143. However, it is also clear ... that a preventive measure cannot properly be based on a purely hypothetical approach to the risk, founded on mere conjecture which has not been scientifically verified ...144. Rather, it follows from the Community Courts’ interpretation of the precautionary principle that a preventive measure may be taken only if the risk, although the reality and extent thereof have not been fully demonstrated by conclusive scientific evidence, appears nevertheless to be adequately backed up by the scientific data available at the time when the measure was taken.

... 160. ... unless the precautionary principle is to be rendered nugatory, the fact that it is impossible to carry out a full scientific risk assessment does not prevent the competent public authority from taking preventive measures, at very short notice if necessary, when such measures appear essential given the level of risk to human health which the authority has deemed unacceptable for society. 161. In such a situation, the competent public authority must therefore weigh up its obligations and decide either to wait until the results of more detailed scientific research become available or to act on the basis of the scientific information available. Where measures for the protection of human health are concerned, the outcome of that balancing exercise will depend, account being taken of the particular circumstances of each individual case, on the level of risk which the authority deems unacceptable for society. 410. The Court considers that a cost/benefit analysis is a particular expression of the principle of proportionality in cases involving risk management.

... 456. The Court observes that the importance of the objective pursued by the contested regulation, i.e. the protection of human health, may justify adverse consequences, and even substantial adverse consequences, for certain traders ... The protection of public health, which the contested regulation is intended to guarantee, must take precedence over economic considerations ...467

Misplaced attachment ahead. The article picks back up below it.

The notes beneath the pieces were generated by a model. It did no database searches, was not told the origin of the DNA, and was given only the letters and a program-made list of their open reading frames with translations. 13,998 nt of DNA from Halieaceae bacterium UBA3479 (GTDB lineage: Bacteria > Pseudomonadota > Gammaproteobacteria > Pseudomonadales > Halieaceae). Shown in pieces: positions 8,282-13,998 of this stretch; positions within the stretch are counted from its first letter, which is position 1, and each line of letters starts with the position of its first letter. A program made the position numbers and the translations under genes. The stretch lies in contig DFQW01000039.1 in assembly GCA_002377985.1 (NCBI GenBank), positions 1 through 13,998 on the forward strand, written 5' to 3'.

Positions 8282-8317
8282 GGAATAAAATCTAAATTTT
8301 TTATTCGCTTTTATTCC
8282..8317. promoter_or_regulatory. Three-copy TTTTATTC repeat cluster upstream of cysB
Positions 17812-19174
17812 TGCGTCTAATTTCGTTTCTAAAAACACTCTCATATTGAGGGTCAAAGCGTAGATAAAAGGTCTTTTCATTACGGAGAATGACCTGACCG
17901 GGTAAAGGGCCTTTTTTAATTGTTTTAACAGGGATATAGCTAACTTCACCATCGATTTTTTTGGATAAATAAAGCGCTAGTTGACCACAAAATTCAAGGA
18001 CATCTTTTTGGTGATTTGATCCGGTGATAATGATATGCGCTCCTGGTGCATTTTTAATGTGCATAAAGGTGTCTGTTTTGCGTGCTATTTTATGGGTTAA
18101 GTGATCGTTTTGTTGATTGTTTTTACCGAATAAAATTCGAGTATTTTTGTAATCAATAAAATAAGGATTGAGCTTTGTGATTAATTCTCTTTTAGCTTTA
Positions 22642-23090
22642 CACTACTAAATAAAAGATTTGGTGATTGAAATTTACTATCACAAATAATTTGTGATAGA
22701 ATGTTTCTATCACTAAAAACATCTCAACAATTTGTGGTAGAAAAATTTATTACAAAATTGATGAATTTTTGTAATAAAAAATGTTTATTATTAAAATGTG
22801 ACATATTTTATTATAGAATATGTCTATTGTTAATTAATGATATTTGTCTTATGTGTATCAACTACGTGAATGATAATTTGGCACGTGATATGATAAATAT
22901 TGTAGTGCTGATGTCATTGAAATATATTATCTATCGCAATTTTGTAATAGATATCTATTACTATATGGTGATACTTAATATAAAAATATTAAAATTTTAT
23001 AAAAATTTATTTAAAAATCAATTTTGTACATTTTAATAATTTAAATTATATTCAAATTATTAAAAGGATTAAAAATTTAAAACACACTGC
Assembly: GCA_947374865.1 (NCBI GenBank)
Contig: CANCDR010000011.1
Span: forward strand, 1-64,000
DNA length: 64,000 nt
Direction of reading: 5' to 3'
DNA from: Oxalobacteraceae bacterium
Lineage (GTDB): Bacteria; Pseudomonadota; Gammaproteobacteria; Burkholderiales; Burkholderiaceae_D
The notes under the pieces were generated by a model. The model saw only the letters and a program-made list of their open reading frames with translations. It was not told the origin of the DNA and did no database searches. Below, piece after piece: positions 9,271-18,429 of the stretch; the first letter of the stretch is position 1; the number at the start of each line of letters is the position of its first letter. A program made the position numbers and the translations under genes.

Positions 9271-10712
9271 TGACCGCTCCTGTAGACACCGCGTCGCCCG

.... Pfizer, emphasize the fact that the ban on the use of antibiotics as growth promoters has significant adverse effects on the environment, which ought also to have been taken into account by the Community institutions. In their view, use of those products as additives allows waste from farming, such as nitrogen and phosphates, to be reduced and makes it unnecessary to use other additives based on zinc oxide, a heavy metal causing extensive pollution. 468.

The Court notes in limine that the contested regulation is founded on a political choice, in respect of which the Community institutions were required to weigh up, on the one hand, maintaining, while awaiting further scientific studies, the authorization of a product which primarily enables the agricultural sector to be more profitable and, on the other, banning the product for public health reasons. 469.

As regards Pfizer’s complaint that the institutions, when making their policy choice, did not carry out a cost/benefit analysis, it is apparent from the documents before the Court that an assessment of that kind was made in several of the reports by international bodies which had been submitted to the institutions during the procedure culminating in adoption of the contested regulation and which were examined by the Standing Committee... 471.

... it is appropriate to begin by observing that public health, which the contested regulation is intended to protect, must take precedence over economic considerations ...472.

Next, it is not disputed that use of antibiotics as growth promoters is not essential to meat production. Nor is it disputed that there were alternatives to that practice, even though, as Pfizer maintains, those alternatives make it essential to alter farming methods and may entail higher production costs and higher meat prices. However, there is nothing to suggest that the policy choice made by the institutions was unreasonable in that regard.